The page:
Visions of Hope: Emerging Theologians Envision the Future of the Church
This conference taking place at Boston College in March 2012 looks promising:
Over a decade into the 21st century, the human community faces an increasingly complex social and historical context. While the phenomenon of globalization and its effects have engendered hope in bringing people and cultures together in many profound ways, new inequalities, conflicts, and sorrows are dividing people and communities worldwide. Technology, culture, and communities are changing and developing at a pace never before seen in human history.
Such complexities and changes have deeply impacted the Catholic Church and other faith communities around the world both positively and negatively. In the midst of these external dynamics, the Catholic Church has also faced a number of internal challenges and divisions in the five decades since the Second Vatican Council. Despite the many positive and uplifting moments, theological insights, and movements that have taken emerged in the church since the Second Vatican Council opened fifty years ago, the ecclesial community faces a number of unresolved issues, including:
In light of these complex issues and realties, what will the future of the Church look like? Emerging theologians and young church leaders (broadly, those under 40) are in a unique position to offer hopeful visions which might help the Catholic community address internal and external questions. The fiftieth anniversary of the Second Vatican Council offers an important moment to take stock of the present ecclesial situation and to look ahead with hope to the future.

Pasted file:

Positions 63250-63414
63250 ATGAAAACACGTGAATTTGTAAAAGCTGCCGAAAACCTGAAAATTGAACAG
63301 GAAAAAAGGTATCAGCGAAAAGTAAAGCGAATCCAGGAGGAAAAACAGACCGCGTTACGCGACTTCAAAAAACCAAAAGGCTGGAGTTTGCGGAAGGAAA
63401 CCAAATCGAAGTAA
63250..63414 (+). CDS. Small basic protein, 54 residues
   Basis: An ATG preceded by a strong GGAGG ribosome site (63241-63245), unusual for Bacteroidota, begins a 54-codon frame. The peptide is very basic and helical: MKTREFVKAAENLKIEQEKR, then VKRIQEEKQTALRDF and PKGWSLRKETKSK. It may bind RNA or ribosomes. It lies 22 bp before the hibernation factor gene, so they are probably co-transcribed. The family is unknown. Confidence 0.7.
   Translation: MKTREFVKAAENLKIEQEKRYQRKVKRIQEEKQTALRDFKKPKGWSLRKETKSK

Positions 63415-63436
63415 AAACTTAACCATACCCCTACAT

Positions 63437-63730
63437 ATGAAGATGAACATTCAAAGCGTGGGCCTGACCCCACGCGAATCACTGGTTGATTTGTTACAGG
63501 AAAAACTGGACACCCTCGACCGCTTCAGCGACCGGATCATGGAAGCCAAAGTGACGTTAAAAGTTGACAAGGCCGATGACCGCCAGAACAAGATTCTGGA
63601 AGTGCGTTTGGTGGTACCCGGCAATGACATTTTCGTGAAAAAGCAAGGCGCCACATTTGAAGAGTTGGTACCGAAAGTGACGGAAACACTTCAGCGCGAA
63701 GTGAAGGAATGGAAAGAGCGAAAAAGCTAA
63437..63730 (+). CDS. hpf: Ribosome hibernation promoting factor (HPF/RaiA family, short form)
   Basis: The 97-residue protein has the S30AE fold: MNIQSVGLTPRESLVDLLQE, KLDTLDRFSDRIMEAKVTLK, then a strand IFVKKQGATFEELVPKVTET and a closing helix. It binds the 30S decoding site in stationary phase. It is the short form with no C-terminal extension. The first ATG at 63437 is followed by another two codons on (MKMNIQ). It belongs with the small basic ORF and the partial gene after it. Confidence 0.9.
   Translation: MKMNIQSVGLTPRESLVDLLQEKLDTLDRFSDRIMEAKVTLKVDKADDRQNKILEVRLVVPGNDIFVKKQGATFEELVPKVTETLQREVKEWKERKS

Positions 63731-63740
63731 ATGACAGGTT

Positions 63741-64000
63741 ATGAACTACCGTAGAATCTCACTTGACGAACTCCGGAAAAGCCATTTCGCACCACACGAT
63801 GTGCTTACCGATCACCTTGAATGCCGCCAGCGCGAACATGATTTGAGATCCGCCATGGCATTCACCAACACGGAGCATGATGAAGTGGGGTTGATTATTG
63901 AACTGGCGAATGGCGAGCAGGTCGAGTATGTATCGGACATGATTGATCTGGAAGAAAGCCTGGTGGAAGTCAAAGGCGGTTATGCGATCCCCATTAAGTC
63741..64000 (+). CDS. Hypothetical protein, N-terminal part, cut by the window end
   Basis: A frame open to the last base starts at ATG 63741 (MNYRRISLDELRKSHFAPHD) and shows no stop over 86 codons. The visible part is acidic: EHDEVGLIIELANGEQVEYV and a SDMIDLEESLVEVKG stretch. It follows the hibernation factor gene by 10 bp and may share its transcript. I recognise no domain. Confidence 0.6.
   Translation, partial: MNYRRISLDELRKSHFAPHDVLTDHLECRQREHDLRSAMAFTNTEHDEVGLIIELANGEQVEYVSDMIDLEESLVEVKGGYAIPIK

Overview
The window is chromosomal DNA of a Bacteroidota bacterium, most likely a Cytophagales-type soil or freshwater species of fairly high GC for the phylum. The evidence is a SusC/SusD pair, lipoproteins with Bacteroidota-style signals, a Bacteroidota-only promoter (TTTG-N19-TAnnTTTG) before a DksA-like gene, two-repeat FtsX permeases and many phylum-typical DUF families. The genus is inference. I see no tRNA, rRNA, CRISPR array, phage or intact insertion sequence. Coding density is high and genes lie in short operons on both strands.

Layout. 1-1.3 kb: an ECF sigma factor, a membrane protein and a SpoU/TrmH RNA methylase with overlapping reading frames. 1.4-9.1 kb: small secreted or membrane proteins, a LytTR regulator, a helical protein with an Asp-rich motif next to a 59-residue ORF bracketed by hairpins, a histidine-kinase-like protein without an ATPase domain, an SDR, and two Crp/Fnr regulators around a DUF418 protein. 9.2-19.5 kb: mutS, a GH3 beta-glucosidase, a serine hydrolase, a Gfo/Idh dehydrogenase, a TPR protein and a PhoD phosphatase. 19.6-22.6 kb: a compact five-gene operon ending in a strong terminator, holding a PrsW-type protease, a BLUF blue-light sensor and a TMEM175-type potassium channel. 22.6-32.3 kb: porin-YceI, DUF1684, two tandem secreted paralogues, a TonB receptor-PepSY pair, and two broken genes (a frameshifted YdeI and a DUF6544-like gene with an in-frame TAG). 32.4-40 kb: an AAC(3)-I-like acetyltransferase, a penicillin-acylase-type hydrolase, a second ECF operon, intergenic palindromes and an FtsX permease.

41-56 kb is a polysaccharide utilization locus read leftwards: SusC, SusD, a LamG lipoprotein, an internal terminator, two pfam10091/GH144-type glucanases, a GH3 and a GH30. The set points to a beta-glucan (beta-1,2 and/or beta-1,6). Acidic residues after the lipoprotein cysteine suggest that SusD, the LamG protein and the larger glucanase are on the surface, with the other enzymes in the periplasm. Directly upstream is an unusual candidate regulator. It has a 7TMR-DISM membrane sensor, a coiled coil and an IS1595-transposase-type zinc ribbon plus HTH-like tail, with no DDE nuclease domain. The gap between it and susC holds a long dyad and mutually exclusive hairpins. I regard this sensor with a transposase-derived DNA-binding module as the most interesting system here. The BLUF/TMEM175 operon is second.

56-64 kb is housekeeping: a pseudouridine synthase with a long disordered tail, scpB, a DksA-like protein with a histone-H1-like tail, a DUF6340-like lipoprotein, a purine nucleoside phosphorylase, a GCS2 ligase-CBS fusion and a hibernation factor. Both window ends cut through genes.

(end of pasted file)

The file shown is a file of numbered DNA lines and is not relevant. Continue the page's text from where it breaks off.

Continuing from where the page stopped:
In an effort to empower and listen to the voices of some emerging theologians and leaders, theology graduate students at Boston College (BC), together with the International Catholic Movement for Intellectual and Cultural Affairs (ICMICA-Pax Romana) and other partners at BC plan to organize an international colloquium in March, 2012 on the theme of Visions of Hope: Emerging Theologians Envision the Future of the Church. The three-day gathering will be guided by, five subthemes:
View the call for papers here.